Free Mary Jane


Carli Godorhazy (Senior)

The Statehouse located in downtown Columbus. Discussions about state laws and decisions typically take place here.

Ellie Bernard (Senior), Social Media Editor

In the United States, 18 of 50 states have legalized the use of recreational marijuana. Most recently, Connecticut approved of measures in June 2021 with citizens ages 21 or older being able to possess up to 1.5 ounces recreationally. 

   Ohio is looking to pass laws similar to these in the upcoming year with the state law to legalize the cultivation, processing, sale, purchase, possession, home growth, and use of recreational marijuana for adults 21 years of age or older. Adults would be able to possess up to 2.5 ounces of cannabis and up to 15 grams of marijuana concentrates. Individuals would be able to grow six marijuana plants at home or up to 12 plants per household. 

   While recreational marijuana is not yet legalized in the state of Ohio, medical marijuana has been legal since 2016. 

  According to Ohio State University’s Wexner Medical Center cite, medical marijuana has been seen to help with—the reduction of anxiety and inflammation, treating Alzheimer’s disease, controlling nausea and vomiting caused by cancer chemotherapy, killing cancer cells, relaxing muscles in people with MS, and stimulating appetite and improve weight gain in people with cancer and AIDS.

   Doctor Jenifer Campbell, who received her undergraduate from John Hopkins, attended medical school at the University of Pittsburgh, and completed her medical residency at the University of North Carolina, has concerns with the passing of this law.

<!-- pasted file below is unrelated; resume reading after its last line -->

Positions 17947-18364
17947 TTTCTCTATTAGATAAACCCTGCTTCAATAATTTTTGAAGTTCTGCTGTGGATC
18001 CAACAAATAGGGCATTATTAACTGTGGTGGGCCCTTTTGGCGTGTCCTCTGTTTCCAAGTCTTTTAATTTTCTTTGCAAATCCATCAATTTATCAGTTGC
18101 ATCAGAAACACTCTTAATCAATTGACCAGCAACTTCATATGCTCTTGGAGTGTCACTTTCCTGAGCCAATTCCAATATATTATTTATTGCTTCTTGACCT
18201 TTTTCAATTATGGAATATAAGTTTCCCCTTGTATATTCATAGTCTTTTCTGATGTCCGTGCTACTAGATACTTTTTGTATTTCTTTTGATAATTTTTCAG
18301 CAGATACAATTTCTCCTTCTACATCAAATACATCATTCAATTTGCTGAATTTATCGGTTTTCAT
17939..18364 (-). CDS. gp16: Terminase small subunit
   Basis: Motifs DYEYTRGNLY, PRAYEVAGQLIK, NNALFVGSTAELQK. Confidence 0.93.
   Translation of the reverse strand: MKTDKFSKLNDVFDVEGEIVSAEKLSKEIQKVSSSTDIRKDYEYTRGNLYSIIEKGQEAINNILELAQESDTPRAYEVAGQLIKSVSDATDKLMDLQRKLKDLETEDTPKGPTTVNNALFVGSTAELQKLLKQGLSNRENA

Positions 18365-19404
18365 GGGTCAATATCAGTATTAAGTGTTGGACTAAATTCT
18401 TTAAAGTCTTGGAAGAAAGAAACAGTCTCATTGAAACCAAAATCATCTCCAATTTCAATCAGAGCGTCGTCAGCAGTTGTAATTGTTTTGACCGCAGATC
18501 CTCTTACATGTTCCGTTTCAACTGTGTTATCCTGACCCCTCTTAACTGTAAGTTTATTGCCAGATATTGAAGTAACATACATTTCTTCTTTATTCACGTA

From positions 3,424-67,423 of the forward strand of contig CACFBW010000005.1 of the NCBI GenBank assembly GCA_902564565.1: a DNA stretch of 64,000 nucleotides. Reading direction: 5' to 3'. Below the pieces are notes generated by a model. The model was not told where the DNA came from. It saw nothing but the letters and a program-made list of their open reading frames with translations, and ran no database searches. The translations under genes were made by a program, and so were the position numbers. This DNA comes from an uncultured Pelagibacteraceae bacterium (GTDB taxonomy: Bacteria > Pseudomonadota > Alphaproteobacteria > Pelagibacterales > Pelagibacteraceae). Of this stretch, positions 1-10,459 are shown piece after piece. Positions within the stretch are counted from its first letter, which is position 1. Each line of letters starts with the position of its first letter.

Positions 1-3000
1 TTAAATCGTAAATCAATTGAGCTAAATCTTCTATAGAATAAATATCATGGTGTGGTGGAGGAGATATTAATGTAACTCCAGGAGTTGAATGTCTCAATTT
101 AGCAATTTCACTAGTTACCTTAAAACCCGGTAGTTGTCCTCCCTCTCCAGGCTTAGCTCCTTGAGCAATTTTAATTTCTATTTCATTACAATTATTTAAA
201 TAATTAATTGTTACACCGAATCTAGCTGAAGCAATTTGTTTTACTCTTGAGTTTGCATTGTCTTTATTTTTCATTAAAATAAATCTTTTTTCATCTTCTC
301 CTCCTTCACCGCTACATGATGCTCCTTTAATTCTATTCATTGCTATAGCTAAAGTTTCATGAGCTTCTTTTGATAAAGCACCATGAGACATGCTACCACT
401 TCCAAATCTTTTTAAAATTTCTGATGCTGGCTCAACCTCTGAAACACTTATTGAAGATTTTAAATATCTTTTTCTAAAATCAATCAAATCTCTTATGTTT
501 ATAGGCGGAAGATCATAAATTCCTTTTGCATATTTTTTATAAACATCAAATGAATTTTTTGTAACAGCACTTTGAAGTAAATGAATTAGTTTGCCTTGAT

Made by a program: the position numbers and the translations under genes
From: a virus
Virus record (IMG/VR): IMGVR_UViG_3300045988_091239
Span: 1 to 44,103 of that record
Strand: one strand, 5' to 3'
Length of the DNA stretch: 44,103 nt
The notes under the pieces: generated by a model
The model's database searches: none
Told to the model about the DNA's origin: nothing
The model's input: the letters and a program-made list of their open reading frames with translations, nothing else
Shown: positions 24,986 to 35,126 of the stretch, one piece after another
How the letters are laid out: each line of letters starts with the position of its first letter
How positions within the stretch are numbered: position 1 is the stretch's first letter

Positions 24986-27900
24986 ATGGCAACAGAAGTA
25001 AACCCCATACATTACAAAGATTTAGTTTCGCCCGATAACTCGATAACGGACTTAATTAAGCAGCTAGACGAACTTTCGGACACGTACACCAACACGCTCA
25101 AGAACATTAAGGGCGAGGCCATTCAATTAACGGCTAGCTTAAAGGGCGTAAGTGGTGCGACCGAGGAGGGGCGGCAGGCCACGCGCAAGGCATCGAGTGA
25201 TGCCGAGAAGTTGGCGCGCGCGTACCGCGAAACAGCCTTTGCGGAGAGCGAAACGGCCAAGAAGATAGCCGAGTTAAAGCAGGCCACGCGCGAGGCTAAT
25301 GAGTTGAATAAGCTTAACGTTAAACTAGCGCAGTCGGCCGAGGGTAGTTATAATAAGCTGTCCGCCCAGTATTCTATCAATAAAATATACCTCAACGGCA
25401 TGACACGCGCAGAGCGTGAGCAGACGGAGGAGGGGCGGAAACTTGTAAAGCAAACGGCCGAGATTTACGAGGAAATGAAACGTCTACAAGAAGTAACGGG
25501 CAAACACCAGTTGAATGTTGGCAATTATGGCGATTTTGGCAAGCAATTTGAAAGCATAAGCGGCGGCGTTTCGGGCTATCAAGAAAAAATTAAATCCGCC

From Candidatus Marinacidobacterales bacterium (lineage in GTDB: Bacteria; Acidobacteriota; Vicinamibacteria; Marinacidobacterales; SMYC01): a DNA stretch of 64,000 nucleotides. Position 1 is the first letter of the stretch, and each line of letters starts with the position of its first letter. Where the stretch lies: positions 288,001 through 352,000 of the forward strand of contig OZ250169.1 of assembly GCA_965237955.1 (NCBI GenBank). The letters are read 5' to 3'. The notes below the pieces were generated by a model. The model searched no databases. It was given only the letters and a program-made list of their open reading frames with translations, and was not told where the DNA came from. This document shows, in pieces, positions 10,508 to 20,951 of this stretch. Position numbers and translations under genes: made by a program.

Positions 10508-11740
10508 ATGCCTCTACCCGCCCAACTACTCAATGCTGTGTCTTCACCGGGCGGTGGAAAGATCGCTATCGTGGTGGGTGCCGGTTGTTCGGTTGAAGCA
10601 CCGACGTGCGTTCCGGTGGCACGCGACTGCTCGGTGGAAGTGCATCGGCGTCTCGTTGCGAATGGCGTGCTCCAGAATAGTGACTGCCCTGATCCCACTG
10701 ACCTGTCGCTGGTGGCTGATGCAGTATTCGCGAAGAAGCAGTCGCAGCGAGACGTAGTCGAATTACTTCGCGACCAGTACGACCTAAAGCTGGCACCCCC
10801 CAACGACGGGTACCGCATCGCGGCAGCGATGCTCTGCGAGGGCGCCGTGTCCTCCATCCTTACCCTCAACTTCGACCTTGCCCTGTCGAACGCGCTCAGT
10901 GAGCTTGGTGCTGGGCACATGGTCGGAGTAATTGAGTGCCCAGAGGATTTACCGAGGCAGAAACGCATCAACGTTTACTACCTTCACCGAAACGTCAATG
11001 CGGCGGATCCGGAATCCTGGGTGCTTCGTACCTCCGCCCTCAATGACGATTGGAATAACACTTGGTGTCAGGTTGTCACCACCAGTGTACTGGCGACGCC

“As a pediatrician, I have significant concerns about legalization of recreational marijuana. Marijuana is dangerous to kids and adolescents; their brains are still developing. By legalizing it, even if limited to 21 and older, the exposure to it increases and the risks ignored,” Campbell said.

   While she admits that medical marijuana has been proven to have some benefits in adults with chronic conditions, she stresses the negative effects and set risks it has for recreational use. 

   “I think in general marijuana impairs judgment, memory and reaction time. I think this is an issue at any age but for developing brains it could create permanent problems,” Campbell said. 

   Westerville North High School (WNHS) sophomore acknowledges the cons of the legalization of marijuana but believes the benefits outweigh the negatives. 

   “Marijuana helps with mental disorders, sleeping, and anxiety. The effects they have on grades and performance in sports can be seen positively”, the student said. 

   While one anonymous WNHS sophomore was highly in favor of the legalization, a senior at WNHS is against the idea. 

   “The legalization of marijuana, while proved to be medically beneficial, cannot do the same recreationally. Students would treat it the same as they do with nicotine products, finding an older sibling or friend to buy it for them not knowing the true consequences of its use,” WNHS senior. 

   The legalization of recreational marjiana will have to be placed on a ballot if going to pass and will most likely be voted on within the next year. For more information about upcoming ballets, elections, and registration to vote, visit the Ohio Secretary of State website .

Odyssey Instagram Poll;
38 participants